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Re^2: How to remove duplicates from a large set of keys

by nite_man (Deacon)
on Feb 10, 2005 at 08:46 UTC ( #429626=note: print w/replies, xml ) Need Help??


in reply to Re: How to remove duplicates from a large set of keys
in thread How to remove duplicates from a large set of keys

Unfortunately, lookup in the hash with more than million keys takes a lot of time. I suspect that there is a way to do it more efficient.

---
Michael Stepanov aka nite_man

It's only my opinion and it doesn't have pretensions of absoluteness!

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Re^3: How to remove duplicates from a large set of keys
by demerphq (Chancellor) on Feb 10, 2005 at 08:50 UTC

    Lookup in a hash of 1 million keys is rougly the same as lookup in a hash of 10 keys. :-) (Assuming you are still inside of physical memory.)

    Its creating the hash thats the problem. It takes a long time, especially if you dont know how many records you are storing up front.

    ---
    demerphq

      Lookup in a hash of 1 million keys is rougly the same as lookup in a hash of 10 keys
      Can you explain, please

      ---
      Michael Stepanov aka nite_man

      It's only my opinion and it doesn't have pretensions of absoluteness!

        Hash lookup in the type of hash structure used in perl is O(1). Its basically the time to calculate the hash value of the key, which is not dependent on the size of the hash, followed by the application of a bitmask to obtain an index into an array of linked lists, which are normally very short, followed by a key comparison on each element in the LL until the actual key is found or the end of the LL is reached. Under non pathological circumstances the LL should hold 0 or 1 elements. The end result is that the lookup time (memory swapping aside) is O(1) and thus independent of the number of keys in the hash.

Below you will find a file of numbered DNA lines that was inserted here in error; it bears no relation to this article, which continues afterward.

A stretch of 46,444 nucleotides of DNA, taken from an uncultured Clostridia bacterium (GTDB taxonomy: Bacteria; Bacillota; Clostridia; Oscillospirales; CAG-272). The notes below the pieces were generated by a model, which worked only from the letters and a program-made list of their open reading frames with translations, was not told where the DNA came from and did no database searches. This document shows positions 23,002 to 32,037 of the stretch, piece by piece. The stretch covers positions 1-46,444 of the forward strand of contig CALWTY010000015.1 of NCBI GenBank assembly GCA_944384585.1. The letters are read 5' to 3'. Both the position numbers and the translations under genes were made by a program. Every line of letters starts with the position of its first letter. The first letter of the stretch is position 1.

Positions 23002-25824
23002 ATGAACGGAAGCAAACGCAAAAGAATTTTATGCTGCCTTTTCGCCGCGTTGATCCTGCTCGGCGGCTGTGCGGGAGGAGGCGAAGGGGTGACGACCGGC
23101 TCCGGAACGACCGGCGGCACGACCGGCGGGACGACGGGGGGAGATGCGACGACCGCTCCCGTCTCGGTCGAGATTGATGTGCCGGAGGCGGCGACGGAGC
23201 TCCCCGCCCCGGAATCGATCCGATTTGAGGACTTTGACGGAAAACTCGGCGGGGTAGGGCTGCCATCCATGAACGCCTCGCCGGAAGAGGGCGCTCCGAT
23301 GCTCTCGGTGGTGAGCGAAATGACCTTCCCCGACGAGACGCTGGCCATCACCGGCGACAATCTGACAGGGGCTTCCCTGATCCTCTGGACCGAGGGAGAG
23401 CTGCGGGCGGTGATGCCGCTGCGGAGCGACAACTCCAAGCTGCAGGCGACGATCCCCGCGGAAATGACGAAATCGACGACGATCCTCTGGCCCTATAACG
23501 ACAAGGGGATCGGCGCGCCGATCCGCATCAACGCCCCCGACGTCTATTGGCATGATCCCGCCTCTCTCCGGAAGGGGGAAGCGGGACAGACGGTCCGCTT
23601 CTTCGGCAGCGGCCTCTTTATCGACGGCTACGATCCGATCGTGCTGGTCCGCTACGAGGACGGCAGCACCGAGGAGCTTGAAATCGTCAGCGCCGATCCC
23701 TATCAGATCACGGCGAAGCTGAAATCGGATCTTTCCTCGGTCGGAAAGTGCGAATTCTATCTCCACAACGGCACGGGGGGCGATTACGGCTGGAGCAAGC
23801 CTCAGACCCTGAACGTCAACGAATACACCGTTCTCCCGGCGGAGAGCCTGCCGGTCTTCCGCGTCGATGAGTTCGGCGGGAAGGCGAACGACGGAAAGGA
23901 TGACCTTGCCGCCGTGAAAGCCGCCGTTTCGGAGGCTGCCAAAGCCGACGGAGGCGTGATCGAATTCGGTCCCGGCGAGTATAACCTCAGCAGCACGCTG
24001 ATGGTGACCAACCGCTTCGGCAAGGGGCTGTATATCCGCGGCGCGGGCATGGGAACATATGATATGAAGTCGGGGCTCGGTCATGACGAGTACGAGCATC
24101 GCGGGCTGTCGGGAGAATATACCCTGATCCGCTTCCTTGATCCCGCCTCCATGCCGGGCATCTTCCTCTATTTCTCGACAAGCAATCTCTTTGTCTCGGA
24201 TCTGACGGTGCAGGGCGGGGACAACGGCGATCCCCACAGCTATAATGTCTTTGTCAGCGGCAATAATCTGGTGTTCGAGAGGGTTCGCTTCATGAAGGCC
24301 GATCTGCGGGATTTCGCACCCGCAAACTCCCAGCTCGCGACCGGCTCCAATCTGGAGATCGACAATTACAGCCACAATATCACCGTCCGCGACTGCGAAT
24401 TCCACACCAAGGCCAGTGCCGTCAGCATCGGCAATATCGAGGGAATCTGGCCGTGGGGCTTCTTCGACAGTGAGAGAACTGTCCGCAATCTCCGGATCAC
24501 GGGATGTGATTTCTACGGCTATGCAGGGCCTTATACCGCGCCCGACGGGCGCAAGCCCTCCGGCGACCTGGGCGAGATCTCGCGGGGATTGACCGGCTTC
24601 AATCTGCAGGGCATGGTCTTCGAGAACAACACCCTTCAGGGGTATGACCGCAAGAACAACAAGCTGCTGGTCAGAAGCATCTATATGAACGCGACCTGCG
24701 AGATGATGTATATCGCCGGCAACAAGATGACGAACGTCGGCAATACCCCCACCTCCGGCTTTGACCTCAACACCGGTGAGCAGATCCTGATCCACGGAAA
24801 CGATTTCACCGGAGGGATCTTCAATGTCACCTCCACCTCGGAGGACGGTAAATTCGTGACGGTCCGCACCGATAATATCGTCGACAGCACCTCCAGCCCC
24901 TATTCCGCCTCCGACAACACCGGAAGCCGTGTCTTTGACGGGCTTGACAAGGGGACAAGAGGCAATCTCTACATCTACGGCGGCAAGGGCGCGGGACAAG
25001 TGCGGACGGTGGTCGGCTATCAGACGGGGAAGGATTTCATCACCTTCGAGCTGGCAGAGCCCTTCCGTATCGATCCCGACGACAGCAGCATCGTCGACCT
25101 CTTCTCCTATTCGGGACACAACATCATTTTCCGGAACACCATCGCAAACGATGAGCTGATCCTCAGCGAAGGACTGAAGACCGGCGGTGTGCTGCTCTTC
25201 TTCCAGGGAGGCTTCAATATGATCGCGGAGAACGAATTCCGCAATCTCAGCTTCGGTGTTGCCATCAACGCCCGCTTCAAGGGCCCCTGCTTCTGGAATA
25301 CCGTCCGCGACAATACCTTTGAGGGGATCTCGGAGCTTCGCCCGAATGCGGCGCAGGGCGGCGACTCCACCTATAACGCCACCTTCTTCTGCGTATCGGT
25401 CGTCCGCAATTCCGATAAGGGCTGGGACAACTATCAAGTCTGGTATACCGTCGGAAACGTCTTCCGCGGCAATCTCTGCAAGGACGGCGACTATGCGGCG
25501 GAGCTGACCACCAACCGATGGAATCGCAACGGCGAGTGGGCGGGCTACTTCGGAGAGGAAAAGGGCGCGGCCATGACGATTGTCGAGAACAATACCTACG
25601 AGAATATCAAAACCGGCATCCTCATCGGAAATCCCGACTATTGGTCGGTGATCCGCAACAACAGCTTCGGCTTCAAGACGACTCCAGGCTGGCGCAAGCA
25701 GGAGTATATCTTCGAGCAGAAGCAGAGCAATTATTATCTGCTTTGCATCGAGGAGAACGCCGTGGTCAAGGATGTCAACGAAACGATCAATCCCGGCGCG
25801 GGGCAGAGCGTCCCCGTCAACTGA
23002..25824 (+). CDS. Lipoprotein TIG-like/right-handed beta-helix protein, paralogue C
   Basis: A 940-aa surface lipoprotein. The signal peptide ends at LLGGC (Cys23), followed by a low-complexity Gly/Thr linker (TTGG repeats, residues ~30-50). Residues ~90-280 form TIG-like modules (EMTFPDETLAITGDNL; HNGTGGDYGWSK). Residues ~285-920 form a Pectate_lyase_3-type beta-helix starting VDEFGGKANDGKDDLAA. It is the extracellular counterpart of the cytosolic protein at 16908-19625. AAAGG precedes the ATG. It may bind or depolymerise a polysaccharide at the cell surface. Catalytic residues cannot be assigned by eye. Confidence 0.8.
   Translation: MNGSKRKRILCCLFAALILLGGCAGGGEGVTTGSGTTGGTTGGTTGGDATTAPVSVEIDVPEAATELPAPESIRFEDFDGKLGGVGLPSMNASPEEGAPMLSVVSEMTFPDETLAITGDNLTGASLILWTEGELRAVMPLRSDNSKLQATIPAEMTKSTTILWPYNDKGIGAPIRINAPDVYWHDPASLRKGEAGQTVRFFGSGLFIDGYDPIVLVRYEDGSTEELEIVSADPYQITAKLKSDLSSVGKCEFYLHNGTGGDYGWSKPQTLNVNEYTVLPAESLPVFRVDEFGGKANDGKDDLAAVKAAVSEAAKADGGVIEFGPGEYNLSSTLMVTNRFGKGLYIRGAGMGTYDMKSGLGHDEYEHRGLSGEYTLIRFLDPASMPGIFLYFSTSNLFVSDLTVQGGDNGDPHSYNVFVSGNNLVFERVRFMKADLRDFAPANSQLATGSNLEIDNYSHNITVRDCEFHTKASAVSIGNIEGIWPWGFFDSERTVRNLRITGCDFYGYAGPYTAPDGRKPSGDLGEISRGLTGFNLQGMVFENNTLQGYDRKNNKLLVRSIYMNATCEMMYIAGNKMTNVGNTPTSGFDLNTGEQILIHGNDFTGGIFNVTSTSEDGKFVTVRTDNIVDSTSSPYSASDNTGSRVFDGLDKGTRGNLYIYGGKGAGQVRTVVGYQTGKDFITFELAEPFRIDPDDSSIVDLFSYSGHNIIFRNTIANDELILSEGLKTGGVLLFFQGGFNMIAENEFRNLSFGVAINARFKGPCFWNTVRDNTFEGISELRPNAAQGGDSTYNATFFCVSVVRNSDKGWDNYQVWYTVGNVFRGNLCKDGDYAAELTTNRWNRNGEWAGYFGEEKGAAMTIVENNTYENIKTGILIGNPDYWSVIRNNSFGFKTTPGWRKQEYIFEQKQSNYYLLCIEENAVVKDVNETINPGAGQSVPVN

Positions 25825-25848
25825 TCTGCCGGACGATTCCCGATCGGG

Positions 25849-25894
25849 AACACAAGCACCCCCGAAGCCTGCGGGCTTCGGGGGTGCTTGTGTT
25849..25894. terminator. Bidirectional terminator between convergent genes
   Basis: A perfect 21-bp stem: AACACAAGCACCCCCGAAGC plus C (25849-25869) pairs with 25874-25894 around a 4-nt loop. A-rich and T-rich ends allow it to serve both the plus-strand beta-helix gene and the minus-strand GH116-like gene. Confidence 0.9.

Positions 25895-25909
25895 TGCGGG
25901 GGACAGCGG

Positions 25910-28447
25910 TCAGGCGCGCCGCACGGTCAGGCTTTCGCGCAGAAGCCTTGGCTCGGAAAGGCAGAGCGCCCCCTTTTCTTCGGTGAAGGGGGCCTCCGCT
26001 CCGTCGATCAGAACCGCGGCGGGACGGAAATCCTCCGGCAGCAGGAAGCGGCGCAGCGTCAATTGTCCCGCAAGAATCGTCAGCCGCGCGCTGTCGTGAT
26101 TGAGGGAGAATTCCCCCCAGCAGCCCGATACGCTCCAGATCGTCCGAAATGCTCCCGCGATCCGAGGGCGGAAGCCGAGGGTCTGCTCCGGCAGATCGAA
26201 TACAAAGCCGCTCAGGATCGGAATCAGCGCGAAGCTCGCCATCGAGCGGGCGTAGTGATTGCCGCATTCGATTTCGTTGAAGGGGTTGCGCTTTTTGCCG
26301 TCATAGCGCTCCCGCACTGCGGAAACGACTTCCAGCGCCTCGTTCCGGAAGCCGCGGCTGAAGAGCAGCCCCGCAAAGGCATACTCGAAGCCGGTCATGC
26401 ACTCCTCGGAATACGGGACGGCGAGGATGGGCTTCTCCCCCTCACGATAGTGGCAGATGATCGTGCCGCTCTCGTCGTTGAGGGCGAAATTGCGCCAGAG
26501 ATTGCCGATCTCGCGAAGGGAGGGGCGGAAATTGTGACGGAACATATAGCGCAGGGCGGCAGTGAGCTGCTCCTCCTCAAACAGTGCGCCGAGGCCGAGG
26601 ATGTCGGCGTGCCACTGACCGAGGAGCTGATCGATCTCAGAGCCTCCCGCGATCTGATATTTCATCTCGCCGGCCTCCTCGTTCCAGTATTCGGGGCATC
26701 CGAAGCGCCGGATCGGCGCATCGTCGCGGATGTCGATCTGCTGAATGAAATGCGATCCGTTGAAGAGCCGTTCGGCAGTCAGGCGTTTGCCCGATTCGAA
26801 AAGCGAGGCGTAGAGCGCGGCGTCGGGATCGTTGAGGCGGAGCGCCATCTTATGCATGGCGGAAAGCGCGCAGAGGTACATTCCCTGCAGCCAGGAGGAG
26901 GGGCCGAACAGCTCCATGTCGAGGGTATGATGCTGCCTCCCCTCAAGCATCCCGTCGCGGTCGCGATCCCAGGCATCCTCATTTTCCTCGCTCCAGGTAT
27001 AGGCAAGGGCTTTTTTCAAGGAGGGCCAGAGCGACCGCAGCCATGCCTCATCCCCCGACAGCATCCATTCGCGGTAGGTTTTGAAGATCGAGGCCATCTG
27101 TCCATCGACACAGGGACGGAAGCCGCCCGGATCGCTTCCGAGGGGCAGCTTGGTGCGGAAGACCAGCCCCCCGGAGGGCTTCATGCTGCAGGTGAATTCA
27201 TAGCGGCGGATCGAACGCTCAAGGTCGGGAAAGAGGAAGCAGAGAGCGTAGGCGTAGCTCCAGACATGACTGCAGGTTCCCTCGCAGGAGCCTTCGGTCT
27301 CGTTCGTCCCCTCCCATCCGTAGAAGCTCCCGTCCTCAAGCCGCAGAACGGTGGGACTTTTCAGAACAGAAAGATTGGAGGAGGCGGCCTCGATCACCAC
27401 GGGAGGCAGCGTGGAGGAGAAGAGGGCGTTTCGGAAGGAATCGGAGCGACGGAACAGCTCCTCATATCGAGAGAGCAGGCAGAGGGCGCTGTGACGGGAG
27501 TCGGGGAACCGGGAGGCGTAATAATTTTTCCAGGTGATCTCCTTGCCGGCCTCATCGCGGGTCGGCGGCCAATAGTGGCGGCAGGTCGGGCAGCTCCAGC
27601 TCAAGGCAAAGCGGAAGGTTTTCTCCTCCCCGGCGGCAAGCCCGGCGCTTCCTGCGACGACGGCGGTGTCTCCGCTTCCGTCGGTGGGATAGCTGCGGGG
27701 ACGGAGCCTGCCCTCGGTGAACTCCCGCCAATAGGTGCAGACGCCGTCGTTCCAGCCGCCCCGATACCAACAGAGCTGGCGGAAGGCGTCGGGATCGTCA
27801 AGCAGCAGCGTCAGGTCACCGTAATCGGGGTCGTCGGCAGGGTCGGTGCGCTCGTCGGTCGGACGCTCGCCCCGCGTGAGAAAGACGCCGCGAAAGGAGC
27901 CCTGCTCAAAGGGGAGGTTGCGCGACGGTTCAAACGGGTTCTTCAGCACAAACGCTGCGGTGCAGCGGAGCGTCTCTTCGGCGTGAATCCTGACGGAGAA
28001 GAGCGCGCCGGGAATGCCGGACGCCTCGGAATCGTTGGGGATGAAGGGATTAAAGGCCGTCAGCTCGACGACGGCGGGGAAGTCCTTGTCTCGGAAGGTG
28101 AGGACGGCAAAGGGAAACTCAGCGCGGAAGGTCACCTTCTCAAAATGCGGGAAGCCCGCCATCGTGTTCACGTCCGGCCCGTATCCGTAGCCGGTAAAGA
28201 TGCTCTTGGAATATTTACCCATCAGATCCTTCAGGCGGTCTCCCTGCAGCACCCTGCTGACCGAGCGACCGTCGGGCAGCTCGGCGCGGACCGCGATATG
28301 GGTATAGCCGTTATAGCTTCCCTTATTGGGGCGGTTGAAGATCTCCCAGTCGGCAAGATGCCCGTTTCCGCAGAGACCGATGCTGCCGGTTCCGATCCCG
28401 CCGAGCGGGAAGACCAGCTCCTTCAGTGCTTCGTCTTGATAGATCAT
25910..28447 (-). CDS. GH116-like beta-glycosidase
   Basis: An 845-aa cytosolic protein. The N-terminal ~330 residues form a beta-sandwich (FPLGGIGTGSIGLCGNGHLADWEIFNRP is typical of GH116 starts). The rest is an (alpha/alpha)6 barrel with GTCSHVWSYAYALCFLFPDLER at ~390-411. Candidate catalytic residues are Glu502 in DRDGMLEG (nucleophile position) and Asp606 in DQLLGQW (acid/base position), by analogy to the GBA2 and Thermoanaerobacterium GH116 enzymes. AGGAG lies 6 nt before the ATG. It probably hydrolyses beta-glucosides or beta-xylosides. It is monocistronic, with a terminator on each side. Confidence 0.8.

Its true that under pathological cirumstances you could end up with a bucket with a million keys in it, but Perl has a number of heuristics to prevent this happening in practice. Building the hash is more expensive because Perl cannot know the final size required and must always have a power of two number of buckets, so while growing the hash array needs to be expanded and the keys remapped which costs time. But its purely on storage. Once built a perl hash should behave in O(1) time, or rather time proportional to the length of the key being looked up.

        ---
        demerphq

Re^3: How to remove duplicates from a large set of keys
by jbrugger (Parson) on Feb 10, 2005 at 08:59 UTC
    Is it?
    This script took 6 seconds to complete (run), with 2 million keys, on a Celeron 2.4 Ghz, 512 Mb, running X, Mozilla, Apache, john, etc. etc. and took at max. 27 % of the memory
    #!/usr/bin/perl -w use strict; my %lookupTable; for (my $i=0; $i<=2000000; $i++) { if (!$lookupTable{$i}) { $lookupTable{$i} = 1; } }

      I was curious so I took the same code, added a timer, and ran it on win32. It took 10 seconds. However, I'm running a 1.8 Pentium M, 1G of memory, WinXP, ActivePerl 5.8.6.

      I suspect that nite_man does not have as beefy of a box as you do. It might be acceptable if the look up doesn't occur frequently.

      In retrospect, it wasn't a good test since the system specs weren't the same and I'm not fimilar with the whole problem. But it was a good 30 second distraction. :)

      For the curious:

      #!perl -w use strict; my $startTime = time(); my %lookupTable; for (my $i=0; $i<=2000000; $i++) { if (!$lookupTable{$i}) { $lookupTable{$i} = 1; } } my $totalTime = time() - $startTime; print "Total Time: $totalTime\n";

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